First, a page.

Egan Bernal looked to be in sumptuous form on the Colle Passerino, he bridged a gap to the earlier attacks with unnerving ease. He’s disproving any concerns regarding his back which cost him at the Tour de France last year. Bernal is the man to watch in the GC, if he attacks the rest of the favourites need to respond.
The other four riders that were the strongest of the GC contenders on stage 4 were Mikel Landa, Alexandr Vlasov, Hugh Carthy and Giulio Ciccone. Mikel Landa has sadly had to leave the race, but the other three riders here will start with their stock rising and may look to push on again. Ciccone has shown his attacking nature already despite the limited opportunities at the Giro thus far and if anyone looks to make a move early, he is the most likely.
As ever, there'll be a lot of eyes looking to Remco Evenepoel of Deceuninck- Quick Step, too. The young Belgian was a wildcard entering the Giro having not raced for eight months, but is proving the doubters wrong thus far. He is currently second of the GC favourites following his top 10 in the Turin TT. DQS are now fully focused on the Belgian after both João Almeida and Fausto Masnada suffered setbacks.
Like Remco, Simon Yates lost minor ground in the GC on his way to Sestola. It won't be of great concern to the Brit, but he'll be keen to demonstrate his Tour of the Alps legs here.
We think the breakaway could have a good chance at claiming the stage win yet again. There could be another large fight for the breakaway early on, reflecting stage 4, and there is now a larger pool of riders that will be allowed up the road.
Among them, Trek-Segafredo’s Bauke Mollema. The Dutchman claimed that he would give-up on the GC to hunt stage wins and has followed his word — he lost 13 minutes on the stage to Sestola. Mollema has the breathing space to attack now and will be a favourite in any mountain stages where a breakaway win is plausible. If he’s in the early breakaway with support in the form of teammates he has a great chance.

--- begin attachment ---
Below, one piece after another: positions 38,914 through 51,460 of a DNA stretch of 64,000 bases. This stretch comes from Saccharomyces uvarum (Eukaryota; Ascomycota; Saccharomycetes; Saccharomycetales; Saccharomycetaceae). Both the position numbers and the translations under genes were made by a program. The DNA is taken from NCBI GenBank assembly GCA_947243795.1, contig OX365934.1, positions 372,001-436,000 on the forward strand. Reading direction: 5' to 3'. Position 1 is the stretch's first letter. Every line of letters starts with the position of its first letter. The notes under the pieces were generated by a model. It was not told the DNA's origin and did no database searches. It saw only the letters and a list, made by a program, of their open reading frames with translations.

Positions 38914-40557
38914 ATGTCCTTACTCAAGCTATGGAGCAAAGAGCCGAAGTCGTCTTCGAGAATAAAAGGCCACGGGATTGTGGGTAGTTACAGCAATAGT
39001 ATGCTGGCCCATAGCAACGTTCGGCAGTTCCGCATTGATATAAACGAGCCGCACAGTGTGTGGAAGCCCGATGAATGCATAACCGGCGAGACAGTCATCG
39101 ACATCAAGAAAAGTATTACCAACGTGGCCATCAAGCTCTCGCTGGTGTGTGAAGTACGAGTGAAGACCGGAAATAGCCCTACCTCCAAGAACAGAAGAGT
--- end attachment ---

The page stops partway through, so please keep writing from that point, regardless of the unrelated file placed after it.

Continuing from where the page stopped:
Harm Vanhoucke is another of the better climbers who is not on a leash, he lost over 20 minutes to Sestola which will give him offensive freedom. This will be his first opportunity on a long climb which is the terrain best suited to the young Belgian climber — he was third on Mount Etna at last year’s Giro, a climb slightly longer but not too dissimilar to the San Giacomo effort. Lotto-Soudal don’t have a GC leader at the Giro and should have the resources to support Vanhoucke in the breakaway.
Bora-Hansgrohe were one of the few teams not present in the stage 4 breakaway and it wasn’t a disastrous day for their GC leader Emanuel Buchmann. The German team may again wish to keep their lieutenants behind to help Buchmann, however, if Felix Großschartner is afforded the chance to go into the breakaway he is capable of winning the stage.
Some of the other breakaway candidates that we think stand a good chance include Simon Carr, Matteo Jorgenson, Sébastien Reichenbach, Geoffrey Bouchard, Jefferson Alexander Cepeda and Einer Rubio.
Whilst Alessandro De Marchi has his second and most likely final day in the maglia rosa, we think it will be cagey in the peloton which will provide the breakaway with another opportunity. It’s always challenging to predict who will make the breakaway, but Bauke Mollema is our pick. He’ll have opportunities aplenty throughout the Giro considering his GC position and there will be few stronger than him allowed into the break at this stage. Mollema would become the 102nd rider to win a stage at all three grand tours, is this the Dutchman's day?
Cover image: Tim de Waele/Getty Images